Iran slams French stand on nuclear issue

Iranian envoy says alignment with US "regrettable"; UK: Iran may have worked on nukes after 2003.

iran nuclear 224.88 (photo credit: AP)
iran nuclear 224.88
(photo credit: AP)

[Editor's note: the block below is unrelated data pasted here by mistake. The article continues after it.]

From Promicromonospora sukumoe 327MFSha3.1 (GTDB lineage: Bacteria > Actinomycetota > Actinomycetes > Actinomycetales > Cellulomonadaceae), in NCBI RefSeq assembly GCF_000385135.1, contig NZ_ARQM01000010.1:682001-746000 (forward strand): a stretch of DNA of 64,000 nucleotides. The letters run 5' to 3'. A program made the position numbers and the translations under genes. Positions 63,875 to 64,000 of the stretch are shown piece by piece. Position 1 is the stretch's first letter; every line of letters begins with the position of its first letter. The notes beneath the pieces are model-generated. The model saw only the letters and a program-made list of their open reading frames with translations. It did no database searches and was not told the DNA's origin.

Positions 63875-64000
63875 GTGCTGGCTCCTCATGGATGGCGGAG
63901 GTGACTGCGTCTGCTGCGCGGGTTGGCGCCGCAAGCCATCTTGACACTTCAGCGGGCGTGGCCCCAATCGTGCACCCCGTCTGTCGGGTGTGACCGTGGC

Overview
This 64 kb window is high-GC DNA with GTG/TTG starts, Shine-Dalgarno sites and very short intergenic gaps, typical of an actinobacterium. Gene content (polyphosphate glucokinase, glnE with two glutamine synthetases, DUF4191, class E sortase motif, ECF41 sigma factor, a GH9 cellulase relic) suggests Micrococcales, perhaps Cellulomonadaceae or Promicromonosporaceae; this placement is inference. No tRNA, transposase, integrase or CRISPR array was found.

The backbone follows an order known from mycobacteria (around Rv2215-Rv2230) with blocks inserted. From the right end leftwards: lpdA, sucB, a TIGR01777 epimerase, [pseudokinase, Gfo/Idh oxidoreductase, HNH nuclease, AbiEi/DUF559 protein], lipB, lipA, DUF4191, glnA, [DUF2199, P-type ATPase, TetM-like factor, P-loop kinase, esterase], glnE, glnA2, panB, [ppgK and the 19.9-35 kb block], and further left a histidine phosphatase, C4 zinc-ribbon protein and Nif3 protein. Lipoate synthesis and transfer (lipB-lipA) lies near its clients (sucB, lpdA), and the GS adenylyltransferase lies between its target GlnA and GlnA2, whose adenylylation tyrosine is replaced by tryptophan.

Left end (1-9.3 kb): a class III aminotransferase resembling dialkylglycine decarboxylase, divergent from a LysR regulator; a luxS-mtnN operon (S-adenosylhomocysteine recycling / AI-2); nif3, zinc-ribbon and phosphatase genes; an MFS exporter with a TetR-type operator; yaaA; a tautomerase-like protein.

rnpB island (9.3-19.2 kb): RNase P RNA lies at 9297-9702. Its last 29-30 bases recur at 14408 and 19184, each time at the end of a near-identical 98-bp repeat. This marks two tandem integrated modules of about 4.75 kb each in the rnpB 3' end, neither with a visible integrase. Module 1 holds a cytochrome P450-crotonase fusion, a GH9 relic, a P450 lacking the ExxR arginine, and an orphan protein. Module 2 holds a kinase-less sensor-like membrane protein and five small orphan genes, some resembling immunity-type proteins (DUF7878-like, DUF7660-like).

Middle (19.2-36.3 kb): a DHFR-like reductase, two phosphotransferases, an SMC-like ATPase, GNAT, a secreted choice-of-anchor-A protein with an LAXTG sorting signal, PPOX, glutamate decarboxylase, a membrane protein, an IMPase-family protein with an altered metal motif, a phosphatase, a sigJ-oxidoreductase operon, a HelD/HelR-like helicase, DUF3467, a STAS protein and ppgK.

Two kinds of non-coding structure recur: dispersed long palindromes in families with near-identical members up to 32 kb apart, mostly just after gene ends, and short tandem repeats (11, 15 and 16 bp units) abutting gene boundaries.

Iran's ambassador on Monday warned France to back off its tough stance on Teheran's nuclear program - suggesting there could be economic consequences for French firms doing business in Iran if the Islamic Republic comes under new international sanctions. Ali Ahani, Iran's top envoy in Paris, said it would be "regrettable" if France continues its "very hard" line and its "alignment with the Americans" over Teheran's nuclear ambitions. Speaking to reporters at Iran's embassy, he said that if Iran faces new sanctions, Iranian leaders would be hard pressed trying to convince its citizens that French firms should be allowed to operate in Iran. Ahani did not specify which French companies he had in mind. French firms including automaker Renault and oil company Total have major business projects planned or under way in Iran. "We haven't decided anything on this issue," Ahani said, "but we hope that we will come to an understanding with the French government to choose a more reasonable, more just manner on this subject." Britain and France introduced a UN Security Council resolution Thursday to expand and toughen travel bans and the freezing of assets for more Iranian officials linked to the nuclear effort. Also Monday, a senior British diplomat said Iran may have continued work on nuclear weapons past 2003, the year US intelligence says such activities stopped. Simon Smith, the chief British delegate to the International Atomic Energy Agency, commented after an IAEA presentation of documentation that - if accurate - would strongly back US claims that Iran at one point worked on programs linked to attempts to make nuclear weapons. That assertion was also made by a US National Intelligence Estimate, summarized and made public late last year said. That report also said, however, that the Iranians froze such work in 2003. Asked whether the information presented to the IAEA's 35 board member nations indicated that Teheran continued such activities past that date, Smith said: "Certainly some of the dates ... went beyond 2003." He did not elaborate. Another diplomat at the presentation, who asked for anonymity because the IAEA meeting was closed, said some of the documentation focused on a 2004 Iranian report on alleged weapons activities. But she said it was unclear whether the project was being actively worked on then. A senior diplomat inside the meeting said that among the material shown was an Iranian video depicting mock-ups of a missile re-entry vehicle. He said IAEA Director General Oli Heinonen suggested the component - which brings missiles back from the stratosphere - was configured in a way that strongly suggests it was meant to carry a nuclear warhead. Smith and the senior diplomat both said the material shown to the board members came from a "multitude of sources," including information gathered by the agency and intelligence provided by the members themselves. IAEA, the UN nuclear monitor, released a report last week saying that suspicions about most past Iranian nuclear activities had eased or been laid to rest. But the report also noted that Iran had rejected documents that link it to missile and explosives experiments and other work connected to a possible nuclear weapons program, calling the information false and irrelevant. The report called weaponization "the one major ... unsolved issue relevant to the nature of Iran's nuclear program." Most of the material shown to Iran by the IAEA on alleged attempts to make nuclear arms came from Washington, though some was provided by US allies, diplomats told the AP. The agency shared it with Teheran only after the nations gave their permission. Meanwhile, Iran's UN ambassador accused a group on the US terror blacklist of fabricating allegations that Iran tried to make nuclear weapons in the 1990s. Ambassador Mohammad Khazee insisted that Teheran has resolved all outstanding issues about its nuclear program and should not face any new UN sanctions. He indicated that the United States was getting unreliable intelligence from Iranian opposition groups. The government believes "baseless" information provided to the UN nuclear watchdog agency by the US just a few days before its latest report came from an Iranian exile group that helped Saddam Hussein during the war, he said. "I'm afraid to say that, according to my information, some of these allegations were produced or fabricated by a terrorist group, which are listed as a terrorist group in the United States and somewhere else in Europe," Khazee said in an interview with The Associated Press. He appeared to be referring to the The Mujahedeen Khalq, also known as the People's Mujahedeen Organization of Iran, who were deemed foreign terrorist organizations by the US State Department in 1997. Last June, the European Union decided to keep the Paris-based opposition group on its terror blacklist.